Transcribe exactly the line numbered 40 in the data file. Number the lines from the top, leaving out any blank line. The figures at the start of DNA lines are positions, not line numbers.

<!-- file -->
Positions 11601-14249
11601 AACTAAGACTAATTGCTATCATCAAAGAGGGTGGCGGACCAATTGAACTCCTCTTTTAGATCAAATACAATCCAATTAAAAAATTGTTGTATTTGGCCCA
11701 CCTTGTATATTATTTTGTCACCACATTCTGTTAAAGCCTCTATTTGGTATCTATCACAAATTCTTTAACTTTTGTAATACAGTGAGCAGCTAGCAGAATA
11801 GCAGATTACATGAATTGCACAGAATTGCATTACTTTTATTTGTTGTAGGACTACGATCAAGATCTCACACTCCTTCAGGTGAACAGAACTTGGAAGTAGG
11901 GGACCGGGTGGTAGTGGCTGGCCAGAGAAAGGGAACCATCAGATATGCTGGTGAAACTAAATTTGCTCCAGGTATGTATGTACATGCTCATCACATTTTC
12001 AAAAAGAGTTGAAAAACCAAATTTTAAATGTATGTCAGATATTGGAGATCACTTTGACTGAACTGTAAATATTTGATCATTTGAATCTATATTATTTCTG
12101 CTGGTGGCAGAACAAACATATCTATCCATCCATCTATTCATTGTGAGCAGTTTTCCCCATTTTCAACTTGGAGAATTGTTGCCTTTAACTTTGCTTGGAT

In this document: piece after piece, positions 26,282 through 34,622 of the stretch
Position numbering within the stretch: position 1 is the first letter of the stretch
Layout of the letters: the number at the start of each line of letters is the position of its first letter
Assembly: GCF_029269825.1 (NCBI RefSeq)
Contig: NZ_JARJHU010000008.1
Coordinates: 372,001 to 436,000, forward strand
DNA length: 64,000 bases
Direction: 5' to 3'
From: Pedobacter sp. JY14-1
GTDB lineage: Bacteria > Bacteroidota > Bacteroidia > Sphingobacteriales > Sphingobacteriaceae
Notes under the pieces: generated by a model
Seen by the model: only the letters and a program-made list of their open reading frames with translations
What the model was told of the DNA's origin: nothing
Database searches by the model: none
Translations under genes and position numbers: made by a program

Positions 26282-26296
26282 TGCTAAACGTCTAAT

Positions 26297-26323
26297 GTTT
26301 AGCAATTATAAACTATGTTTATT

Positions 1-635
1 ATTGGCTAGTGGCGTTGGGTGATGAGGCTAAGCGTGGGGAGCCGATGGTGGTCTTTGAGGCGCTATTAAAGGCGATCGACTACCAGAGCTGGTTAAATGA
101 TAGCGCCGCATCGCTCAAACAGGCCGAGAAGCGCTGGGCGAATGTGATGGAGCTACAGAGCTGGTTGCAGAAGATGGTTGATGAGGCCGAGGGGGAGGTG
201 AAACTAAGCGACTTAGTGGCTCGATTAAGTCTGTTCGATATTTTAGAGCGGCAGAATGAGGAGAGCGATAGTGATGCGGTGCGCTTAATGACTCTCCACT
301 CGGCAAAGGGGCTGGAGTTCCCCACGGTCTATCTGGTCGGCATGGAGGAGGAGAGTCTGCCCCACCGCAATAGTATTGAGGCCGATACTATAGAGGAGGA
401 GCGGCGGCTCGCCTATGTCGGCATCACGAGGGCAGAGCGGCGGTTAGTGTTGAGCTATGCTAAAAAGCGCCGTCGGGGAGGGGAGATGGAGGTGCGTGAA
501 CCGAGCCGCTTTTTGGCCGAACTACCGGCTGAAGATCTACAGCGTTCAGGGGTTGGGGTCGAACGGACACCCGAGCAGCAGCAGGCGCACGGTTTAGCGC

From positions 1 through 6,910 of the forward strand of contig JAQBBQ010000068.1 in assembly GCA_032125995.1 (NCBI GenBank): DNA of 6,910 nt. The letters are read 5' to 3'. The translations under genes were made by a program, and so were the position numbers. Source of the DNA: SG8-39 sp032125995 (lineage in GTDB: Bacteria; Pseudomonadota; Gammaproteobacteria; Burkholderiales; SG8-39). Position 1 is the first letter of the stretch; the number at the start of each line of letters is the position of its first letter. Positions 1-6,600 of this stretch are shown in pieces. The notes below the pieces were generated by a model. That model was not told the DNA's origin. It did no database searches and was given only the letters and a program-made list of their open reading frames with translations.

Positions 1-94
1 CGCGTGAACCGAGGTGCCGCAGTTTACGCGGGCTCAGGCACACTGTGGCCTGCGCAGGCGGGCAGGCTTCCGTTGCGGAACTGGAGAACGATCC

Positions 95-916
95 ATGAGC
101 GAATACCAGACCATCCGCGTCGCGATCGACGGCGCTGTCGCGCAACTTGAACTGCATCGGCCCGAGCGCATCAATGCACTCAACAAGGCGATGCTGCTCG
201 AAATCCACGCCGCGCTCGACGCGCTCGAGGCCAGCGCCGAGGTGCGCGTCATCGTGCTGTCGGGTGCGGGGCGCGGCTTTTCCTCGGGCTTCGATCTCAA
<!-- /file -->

101 GAATACCAGACCATCCGCGTCGCGATCGACGGCGCTGTCGCGCAACTTGAACTGCATCGGCCCGAGCGCATCAATGCACTCAACAAGGCGATGCTGCTCG